For convenience, Alchemy provides three additional operators:
`*`, `+` and `!`. When predicates in a formula are preceded
by `*`, Alchemy considers all possible ways in which `*` can be
replaced by `!`, e.g., `*student(x) ^ *professor(x)` is
expanded into four formulas:
0in

`student(x) ^ professor(x)``!student(x) ^ professor(x)``student(x) ^ !professor(x)``!student(x) ^ !professor(x)`

The `+` operator makes it possible to learn ``per constant'' weights.
When a variable in a formula is preceded by `+`, a separate weight is
learned for each formula obtained by grounding that variable to one of
its values. For example, if the input formula is `hasPosition(x,+y)`, a
separate weight is learned for the three formulas:
0in

`hasPosition(x,Faculty)``hasPosition(y,Faculty_adjunct)``hasPosition(y,Faculty_emeritus)`

If multiple variables are preceded by `+`, a weight is learned for each
combination of their values. When there are multiple databases, only those
containing the constant generated by the `+` operator contribute to the
weight.

The `!` operator allows you to specify variables that have mutually
exclusive and exhaustive values. For example, if the predicate
`hasPosition(x, y!)`
is declared, this means that any person has exactly one position
(all groundings for this person build one block).
This constraint is enforced when performing inference and learning: it is
guaranteed that exactly one grounding per block is true.
Note that the `!` appears after a variable. `!` can only be used in a
predicate declaration, and can be applied to any number of the predicate's
variables.

You can include comments in the `.mln` file with `//`
and `/* */` like in C++.

The characters `@` and `$` are reserved and should not be used. Due to
the internal processing of functions, variable names should not start with
`funcVar` and predicate names should not start with `isReturnValueOf`.

A formula in an `.mln` file can be preceded by a number representing the
weight of the formula. A formula can also be terminated by a
period (`.`), indicating that it is a hard formula.
However, a formula cannot have both a weight and a period.
In a formula, you can have a line break after
`=>`, `<=>`, `^` and `v`.

A legal identifier is a sequence of alphanumeric characters plus the
characters `-` (hyphen), `_` (underscore), and `'` (prime);
`'` cannot be the first character. Variables in formulas must begin with
a lowercase letter, and constants must begin with an uppercase one.
Constants may also be expressed as strings
(e.g., `Alice` and ```A Course in Logic''`
are both acceptable as constants).

Alchemy converts input formulas into CNF. This means that a conjunction of conjuncts in a formula results in formulas. In an effort to preserve the original formula as much as possible, Alchemy keeps all single literals in a conjunction together by negating the formula: the weight is negated and the formula becomes a disjunction of the negated literals. For instance, the formula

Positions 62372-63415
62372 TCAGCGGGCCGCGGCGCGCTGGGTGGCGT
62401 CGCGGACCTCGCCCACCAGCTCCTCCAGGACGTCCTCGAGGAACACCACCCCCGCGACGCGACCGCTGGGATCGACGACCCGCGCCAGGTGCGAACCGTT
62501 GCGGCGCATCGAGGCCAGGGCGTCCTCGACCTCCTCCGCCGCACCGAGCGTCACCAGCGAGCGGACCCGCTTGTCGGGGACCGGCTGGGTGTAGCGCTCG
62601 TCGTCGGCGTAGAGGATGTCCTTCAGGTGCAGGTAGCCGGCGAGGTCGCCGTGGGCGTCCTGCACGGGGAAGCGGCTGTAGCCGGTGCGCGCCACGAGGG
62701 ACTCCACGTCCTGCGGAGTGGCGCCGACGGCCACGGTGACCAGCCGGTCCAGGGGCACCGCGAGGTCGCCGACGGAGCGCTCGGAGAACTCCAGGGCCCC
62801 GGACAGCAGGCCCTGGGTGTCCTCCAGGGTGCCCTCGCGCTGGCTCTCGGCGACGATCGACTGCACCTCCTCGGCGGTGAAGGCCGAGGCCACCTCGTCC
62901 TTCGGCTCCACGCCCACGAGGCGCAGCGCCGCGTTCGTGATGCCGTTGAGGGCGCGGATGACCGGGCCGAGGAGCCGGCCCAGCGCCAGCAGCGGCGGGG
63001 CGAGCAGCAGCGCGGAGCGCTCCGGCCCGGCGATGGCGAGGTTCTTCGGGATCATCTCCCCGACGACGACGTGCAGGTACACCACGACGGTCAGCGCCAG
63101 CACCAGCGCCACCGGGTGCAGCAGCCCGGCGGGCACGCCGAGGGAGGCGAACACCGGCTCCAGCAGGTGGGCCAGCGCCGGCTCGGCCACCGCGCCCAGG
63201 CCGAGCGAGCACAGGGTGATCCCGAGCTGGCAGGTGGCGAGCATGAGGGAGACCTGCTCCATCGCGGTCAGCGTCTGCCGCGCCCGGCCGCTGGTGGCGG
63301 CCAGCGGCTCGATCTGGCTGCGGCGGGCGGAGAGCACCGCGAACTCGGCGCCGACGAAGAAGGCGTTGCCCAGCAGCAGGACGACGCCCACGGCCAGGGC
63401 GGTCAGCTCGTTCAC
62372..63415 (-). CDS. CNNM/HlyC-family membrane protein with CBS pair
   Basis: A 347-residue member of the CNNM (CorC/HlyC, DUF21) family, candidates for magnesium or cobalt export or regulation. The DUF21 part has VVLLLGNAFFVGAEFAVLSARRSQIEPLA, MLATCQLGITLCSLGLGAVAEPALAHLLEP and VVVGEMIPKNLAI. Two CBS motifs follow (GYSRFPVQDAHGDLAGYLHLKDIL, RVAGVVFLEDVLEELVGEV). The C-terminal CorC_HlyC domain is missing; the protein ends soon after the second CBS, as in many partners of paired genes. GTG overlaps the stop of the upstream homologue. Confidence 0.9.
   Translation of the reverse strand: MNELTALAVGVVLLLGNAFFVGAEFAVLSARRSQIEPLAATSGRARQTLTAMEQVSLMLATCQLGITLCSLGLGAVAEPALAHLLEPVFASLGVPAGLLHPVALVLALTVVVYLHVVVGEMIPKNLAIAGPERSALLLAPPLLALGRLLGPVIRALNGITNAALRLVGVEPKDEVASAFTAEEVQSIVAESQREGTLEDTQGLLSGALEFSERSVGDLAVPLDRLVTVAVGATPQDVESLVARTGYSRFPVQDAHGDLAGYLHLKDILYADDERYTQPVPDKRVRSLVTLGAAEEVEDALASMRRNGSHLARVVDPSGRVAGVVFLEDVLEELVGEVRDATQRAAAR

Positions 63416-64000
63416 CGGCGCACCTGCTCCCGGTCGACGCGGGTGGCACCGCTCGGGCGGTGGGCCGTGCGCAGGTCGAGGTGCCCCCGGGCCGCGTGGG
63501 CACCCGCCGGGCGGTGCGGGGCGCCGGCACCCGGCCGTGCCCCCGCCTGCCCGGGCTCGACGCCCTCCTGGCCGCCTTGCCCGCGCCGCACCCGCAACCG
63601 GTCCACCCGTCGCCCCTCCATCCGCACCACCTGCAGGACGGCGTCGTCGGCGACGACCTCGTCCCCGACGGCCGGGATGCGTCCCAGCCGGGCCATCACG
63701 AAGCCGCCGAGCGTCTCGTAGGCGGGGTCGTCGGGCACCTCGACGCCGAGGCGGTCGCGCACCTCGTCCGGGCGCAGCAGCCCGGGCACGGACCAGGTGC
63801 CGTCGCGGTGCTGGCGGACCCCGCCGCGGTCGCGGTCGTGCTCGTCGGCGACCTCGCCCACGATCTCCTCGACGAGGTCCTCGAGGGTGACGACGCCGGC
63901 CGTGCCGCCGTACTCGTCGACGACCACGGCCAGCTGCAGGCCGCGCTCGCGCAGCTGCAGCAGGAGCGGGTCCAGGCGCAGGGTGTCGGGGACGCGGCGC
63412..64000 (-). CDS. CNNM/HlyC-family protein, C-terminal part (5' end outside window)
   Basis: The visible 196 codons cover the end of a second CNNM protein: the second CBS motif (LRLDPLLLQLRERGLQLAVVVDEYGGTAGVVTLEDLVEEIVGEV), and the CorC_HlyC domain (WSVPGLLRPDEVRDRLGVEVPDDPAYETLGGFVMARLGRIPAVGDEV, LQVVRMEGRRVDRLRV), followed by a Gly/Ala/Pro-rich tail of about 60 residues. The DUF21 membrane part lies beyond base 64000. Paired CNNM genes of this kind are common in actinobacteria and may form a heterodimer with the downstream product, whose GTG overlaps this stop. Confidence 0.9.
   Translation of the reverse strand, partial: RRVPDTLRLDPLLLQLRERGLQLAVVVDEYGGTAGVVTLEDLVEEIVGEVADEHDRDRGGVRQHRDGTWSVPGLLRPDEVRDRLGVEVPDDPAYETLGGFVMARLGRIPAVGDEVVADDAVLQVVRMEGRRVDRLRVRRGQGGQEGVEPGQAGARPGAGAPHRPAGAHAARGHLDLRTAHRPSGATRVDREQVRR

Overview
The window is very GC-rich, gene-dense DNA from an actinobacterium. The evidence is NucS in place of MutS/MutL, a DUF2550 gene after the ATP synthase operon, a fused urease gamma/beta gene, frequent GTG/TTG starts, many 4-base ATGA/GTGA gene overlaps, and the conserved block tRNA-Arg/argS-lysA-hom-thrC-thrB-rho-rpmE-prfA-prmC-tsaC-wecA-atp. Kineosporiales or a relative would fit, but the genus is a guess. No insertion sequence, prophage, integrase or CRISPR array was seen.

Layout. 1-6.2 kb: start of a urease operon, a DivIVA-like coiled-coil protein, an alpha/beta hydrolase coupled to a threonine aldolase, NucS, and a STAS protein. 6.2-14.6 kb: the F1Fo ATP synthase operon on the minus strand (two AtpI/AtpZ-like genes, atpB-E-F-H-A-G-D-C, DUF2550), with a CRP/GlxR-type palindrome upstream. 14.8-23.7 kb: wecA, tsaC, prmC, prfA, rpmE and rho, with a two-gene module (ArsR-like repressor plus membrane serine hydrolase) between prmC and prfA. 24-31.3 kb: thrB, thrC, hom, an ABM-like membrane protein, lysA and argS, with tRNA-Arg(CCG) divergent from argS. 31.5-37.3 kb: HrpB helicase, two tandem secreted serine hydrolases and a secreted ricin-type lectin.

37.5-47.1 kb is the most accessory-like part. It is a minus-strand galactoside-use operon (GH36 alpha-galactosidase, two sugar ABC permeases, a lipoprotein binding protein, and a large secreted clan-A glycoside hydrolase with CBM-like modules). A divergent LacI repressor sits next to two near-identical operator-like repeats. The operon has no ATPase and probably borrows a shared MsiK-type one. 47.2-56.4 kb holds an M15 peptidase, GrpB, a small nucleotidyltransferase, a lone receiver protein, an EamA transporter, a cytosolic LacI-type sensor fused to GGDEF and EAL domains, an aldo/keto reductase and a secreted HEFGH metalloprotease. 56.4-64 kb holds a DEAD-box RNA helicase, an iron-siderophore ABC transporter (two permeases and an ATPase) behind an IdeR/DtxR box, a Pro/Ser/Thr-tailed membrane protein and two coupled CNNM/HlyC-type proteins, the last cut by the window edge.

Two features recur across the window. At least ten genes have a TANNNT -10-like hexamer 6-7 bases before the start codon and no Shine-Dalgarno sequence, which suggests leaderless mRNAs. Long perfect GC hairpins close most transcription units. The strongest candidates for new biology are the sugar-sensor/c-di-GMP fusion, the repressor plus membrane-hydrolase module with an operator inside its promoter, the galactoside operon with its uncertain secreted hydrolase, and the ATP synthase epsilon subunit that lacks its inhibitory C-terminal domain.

`2 P(x) ^ Q(x) ^ (R(x) v S(x))`

results in the two formulas

`-1 !P(x) v !Q(x)` and

`1 R(x) v S(x)`.

This is the default behavior of Alchemy; however, one can also declare parts of formulas to be indivisible. This is achieved by using square brackets around the part of the formula which should not be separated. If we revisit the previous example and we want to preserve, say, the last three literals, then we can declare

`2 P(x) ^ [ Q(x) ^ (R(x) v S(x)) ]`

which results in

`1 P(x)`

`0.5 Q(x)` and

`0.5 R(x) v S(x)`.

Here, the last two clauses are bound together when performing inference, menaing either both or none of them can be satisfied at any given point during inference.

Note that Alchemy does not use Skolemization to remove existential
quantifiers when converting a formula to CNF. Instead, it replaces
existentially quantified subformulas by disjunctions of all their
groundings. (Skolemization is sound for resolution, but not sound in
general.) For example, when there are only two constants `Alice`
and `Bob`, the formula
`EXIST x,y advisedBy(x,y)` becomes: `advisedBy(Alice,Alice) v
advisedBy(Alice,Bob) v
advisedBy(Bob,Alice) v advisedBy(Bob,Bob)`.
This may result in very large CNF formulas, and existential quantifiers
(or negated universal quantifiers) should be used with care.

Types and constants can be declared in an `.mln` file with the following
syntax: `<typename> = { <constant1>, <constant2>, ... }`,
e.g., `person = { Alice, Bob }`.
You can also declare integer types, e.g.,
`ageOfStudent = { 18, ..., 22 }`.
You may have a line break between
constants. Each declared type must have at least one constant.
A constant is considered to be declared the first time it is
encountered in a type declaration, a formula, or a ground atom
(in a`.db` file).

You can include other `.mln` files in a `.mln` file with the
`"#include" ` keyword. For example, you can include formulas about
a university domain in your `.mln` file about a company domain with
`#include "university.mln"`.

The executables will print out error messages when they encounter syntax or semantic errors. Each message will indicate the line and column number of the error (lines start from 1 and columns from 0). An error may not be exactly at the indicated column but near it, and an error may also be a result of previous ones (much like compiler error messages).

Predicates and functions play a large role in Alchemy and this topic (including syntax) is covered extensively in the next section.